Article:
"There are no limitations to the self except those you believe in."
I was excited to see chapter 6 in Pam Grout's E squared book started off talking about Dr. Masuru Emoto; he was the basis for many of my yoga themes back in 2010! Dr. Emoto wrote books (The Hidden Messages in Water) showing proof that negative thoughts and energy affect water crystals. He would take water from polluted sources and water from clean sources and freeze the samples so he could see what the crystals looked like that formed. The polluted water created ugly, unbalanced crystals while the clean water formed beautiful symmetric crystals. He went further to take two samples of the same water where one sample was prayed over and the other was not...same results. He would write loving words in front of one sample and mean words in front of the other...same result. Every time the water was encouraged and focused on with positive thoughts, words an energy, the formed crystals were breathtaking. Every time the water was sent negative thoughts, words and energies, the crystals were broken and unappealing.
YOU are physically made up of mostly water. Imagine what the negative things you say and think to yourself are doing to the water within you on a molecular level. Imagine if everyone around the world only sent out loving thoughts and words how that would impact the world!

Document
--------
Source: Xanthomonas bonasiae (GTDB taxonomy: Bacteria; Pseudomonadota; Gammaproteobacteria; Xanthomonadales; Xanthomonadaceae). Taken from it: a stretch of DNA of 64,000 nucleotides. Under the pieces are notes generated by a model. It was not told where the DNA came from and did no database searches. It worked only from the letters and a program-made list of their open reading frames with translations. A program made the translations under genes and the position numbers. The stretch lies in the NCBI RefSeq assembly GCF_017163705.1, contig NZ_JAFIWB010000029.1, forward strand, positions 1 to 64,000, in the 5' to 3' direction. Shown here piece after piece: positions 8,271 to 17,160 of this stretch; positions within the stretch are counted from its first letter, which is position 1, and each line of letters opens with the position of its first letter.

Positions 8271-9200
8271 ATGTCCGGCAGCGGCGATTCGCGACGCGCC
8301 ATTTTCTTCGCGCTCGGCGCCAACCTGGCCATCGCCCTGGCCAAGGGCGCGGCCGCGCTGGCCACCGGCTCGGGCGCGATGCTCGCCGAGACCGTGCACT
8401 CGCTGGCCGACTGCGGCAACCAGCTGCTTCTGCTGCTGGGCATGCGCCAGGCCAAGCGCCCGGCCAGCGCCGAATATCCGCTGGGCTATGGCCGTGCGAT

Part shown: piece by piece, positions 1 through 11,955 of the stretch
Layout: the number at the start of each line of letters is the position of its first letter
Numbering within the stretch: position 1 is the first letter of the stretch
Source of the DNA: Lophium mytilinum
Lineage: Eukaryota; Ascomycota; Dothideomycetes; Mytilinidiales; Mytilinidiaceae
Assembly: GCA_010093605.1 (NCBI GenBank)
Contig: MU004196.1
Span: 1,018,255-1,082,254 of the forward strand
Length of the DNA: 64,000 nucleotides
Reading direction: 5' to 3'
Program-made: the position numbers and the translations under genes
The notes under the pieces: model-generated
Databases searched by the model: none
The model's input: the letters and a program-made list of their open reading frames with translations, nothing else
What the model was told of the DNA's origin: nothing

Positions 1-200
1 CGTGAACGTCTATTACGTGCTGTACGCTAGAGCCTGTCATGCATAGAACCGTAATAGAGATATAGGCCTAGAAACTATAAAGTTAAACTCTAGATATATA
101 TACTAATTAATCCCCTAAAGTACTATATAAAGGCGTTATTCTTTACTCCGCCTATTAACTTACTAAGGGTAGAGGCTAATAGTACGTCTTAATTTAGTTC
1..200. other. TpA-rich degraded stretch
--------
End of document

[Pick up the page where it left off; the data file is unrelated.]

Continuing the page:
We all have the power to balance our own energies. We all have the power to heal our own dis-ease. We have FORGOTTEN how to and have been TAUGHT not to.
Pam Grout writes, "We in the West are not taught about energy and the power of our body/mind. Instead of being trained to tune in to our innate intelligence, we're told, "Here's a doctor. Here's a nurse. When something is wrong consult with them." Coaches tell us if we are good enough to make the basketball team. Teachers tell us if our art is up to snuff. We're taught to turn over our power to forces outside ourselves."
Don't do it anymore. Take your power back. If you love painting but have been told it's not your thing (and maybe it isn't!), but have the courage to be a crappy painter if that is what you love doing.
One of the most powerful examples Grout gives in this chapter is that of a man who cured his own blindness when someone told him it was possible to do. "Sickness is optional...Instead of seeing sickness as a problem, something to correct, we accept it as a fact of life."
Please start saying to yourself things like "I choose health" and "I choose happiness." I know from my Reiki experience that energy is tangible. Take responsibility for the health and happiness of your own energy. Who else is going to? They are too busy ignoring theirs!
The experiment in this chapter requires a little more effort. Take an empty egg carton and plant a seed in each space. State your intention that the seeds on the right side will grow stronger and faster and that the ones on the left will grow slowly and